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Samsung PN63C550

We haven't had a chance to fully test this product yet, but we've assembled this helpful overview of relevant information on it.

Samsung’s 550 Series brings their Touch of Color stylishness to this 63-inch Plasma TV. A nice subtly gradiated gray means that this TV should fit in almost any room. It also comes with a swivel stand for those who like to move their TVs around. It features 1080p resolution with a 2,000,000:1 Dynamic Contrast Ratio. The TV is HDTV ready and features 4 HDMI ports and a V-Chip for Parental Control. Samsung’s E-Panel technology with FilterBright to reduce glare combined with the 600Hz Subfield Motion creates clear, non-blurry images even during fast-paced action sequences. The PN63C550 comes with two built-in 15 watt speakers which is better than most Samsung TVs that usually come with 10 watt speakers. It comes internet ready with an Ethernet port or you can add Samsung’s LinkStick adapter for Wifi connections. According to Samsung, this TV exceeds Energy Star standards.

Features List:

– 63-inch Plasma TV

– HDTV Ready 1080p Resolution

– 2,000,000:1 Dynamic Contrast Ratio

– 4 HDMI Ports

– V-Chip for Parental Control

– E-Panel technology to reduce glare

– 600Hz for crisper action sequences

– Two built-in 15 watt speakers

– Ethernet port, Wifi Ready

– Exceeds Energy Star standards

Do I need an ATSC tuner?

If you plan on watching, free, over-the-air programming, then yes. As of 2009, all over-the-air broadcasts use the ATSC standard. Pretty much all HDTVs manufactured over the past few years will include this feature.

Should I worry about viewing angle?

Absolutely. All LCDs will distort when viewed from extreme angles, but the degree of distortion and the angle it starts to occur at varies from TV to TV. If you plan to pack a dozen people in front of a single TV for entertaining, viewing angle will make a huge difference for the unlucky few who get scattered off to the sides. Most manufacturers will state viewing angle in degrees (for instance, 160) in the specifications for a TV, but be warned: methods for measuring this very subjective figure vary, and we can guarantee most companies opt for the most generous figures. When possible, try to evaluate it yourself in person, or read hands-on reviews that can offer anecdotal evidence, rather than relying on easily-manipulated numbers.

Do I need a 120Hz set? What about 240Hz?

This popular LCD TV-based technology helps reduce motion blur. Pronounced “120 hertz,” 120Hz technology essentially doubles the speed at which frames are displayed, from 60 frames per second to 120 frames per second, resulting in a clearer moving image, especially in fast-action video sequences.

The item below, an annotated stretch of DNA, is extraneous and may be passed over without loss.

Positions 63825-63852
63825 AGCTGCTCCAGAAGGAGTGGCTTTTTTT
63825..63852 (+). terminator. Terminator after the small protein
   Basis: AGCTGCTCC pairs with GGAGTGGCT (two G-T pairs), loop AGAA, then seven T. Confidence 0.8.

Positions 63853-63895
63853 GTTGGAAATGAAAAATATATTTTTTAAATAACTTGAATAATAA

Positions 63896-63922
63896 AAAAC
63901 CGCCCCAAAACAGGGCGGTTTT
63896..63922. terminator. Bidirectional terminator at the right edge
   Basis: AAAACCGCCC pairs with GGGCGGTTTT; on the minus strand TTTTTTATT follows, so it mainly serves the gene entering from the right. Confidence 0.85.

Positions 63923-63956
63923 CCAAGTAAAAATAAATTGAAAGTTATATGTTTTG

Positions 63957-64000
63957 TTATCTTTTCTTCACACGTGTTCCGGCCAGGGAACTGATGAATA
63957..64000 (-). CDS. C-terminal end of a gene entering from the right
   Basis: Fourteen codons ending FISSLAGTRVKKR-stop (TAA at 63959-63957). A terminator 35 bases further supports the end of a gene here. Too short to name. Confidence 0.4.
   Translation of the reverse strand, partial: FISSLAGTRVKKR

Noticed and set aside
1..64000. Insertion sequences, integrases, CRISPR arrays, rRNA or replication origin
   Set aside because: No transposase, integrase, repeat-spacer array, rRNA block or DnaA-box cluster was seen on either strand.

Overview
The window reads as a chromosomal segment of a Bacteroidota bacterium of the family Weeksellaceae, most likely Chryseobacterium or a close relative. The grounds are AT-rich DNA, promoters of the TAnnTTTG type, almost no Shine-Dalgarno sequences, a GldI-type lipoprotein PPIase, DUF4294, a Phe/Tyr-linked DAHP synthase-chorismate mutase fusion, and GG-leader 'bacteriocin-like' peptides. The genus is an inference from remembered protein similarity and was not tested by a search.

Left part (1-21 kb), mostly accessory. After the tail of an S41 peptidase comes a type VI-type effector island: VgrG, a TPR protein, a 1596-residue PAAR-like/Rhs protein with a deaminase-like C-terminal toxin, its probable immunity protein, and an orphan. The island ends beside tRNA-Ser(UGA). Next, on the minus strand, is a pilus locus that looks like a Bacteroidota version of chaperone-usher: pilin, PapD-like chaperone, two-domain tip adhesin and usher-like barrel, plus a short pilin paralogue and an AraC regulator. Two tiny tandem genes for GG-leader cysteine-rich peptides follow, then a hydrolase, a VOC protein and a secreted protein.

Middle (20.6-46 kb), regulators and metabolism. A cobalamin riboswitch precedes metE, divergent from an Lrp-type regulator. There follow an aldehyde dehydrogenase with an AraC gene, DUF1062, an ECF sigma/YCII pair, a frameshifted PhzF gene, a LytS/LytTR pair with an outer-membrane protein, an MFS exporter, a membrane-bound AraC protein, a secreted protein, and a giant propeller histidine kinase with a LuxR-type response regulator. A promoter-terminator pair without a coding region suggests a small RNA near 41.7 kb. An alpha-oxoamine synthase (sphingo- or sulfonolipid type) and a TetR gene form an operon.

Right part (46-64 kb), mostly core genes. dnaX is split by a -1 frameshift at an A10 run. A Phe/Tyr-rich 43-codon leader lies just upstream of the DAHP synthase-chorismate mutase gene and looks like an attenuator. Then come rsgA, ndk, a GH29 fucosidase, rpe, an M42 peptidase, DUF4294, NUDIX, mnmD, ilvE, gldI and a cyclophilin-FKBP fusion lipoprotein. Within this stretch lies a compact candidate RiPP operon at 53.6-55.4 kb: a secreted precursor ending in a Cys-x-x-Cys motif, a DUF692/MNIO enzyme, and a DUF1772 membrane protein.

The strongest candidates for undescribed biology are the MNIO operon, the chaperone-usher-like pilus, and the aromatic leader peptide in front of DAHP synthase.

Since the screen can display more frames than a movie actually has, many TVs will artificially generate in-between frames where they don’t exist to make motion look smoother. Some people find the look more fluid, while some people think it looks artificial and odd. Fortunately, all TVs that offer it also offer an option to turn it off, if you don’t like it. We recommend testing it in person to see the effects for yourself before deciding whether or not you should pay extra.

Check out our article 120Hz and 240Hz Refresh Rates Explained for more on motion smoothing.

What is a LED backlighting?

Traditionally, LCD TVs have used compact fluorescent (CFL) tubes placed behind an LCD panel to provide the backlighting that literally lights up the screen. More modern LED TVs replace these tubes with clusters of light emitting diodes – LEDs.

When LEDs are placed at the edges of the screen, as CFL tubes traditionally were, TVs can be made significantly thinner, and LEDs use less power than fluorescents. The most inexpensive LED-lit HDTVs take this approach.

However, the biggest advantage to using LEDs is realized when they light the screen in a grid from behind. Sophisticated electronics vary the intensity of every LED in accordance with action on the screen, making dark areas of the image darker, and bright areas brighter. This effectively increases the contrast ratio compared to uniform lighting. Although it also increases costs, many people believe this type of LCD is the first to truly rival plasma on black levels.

Read more about LED backlighting and the differences between both techniques in our guide to understanding LED backlighting.

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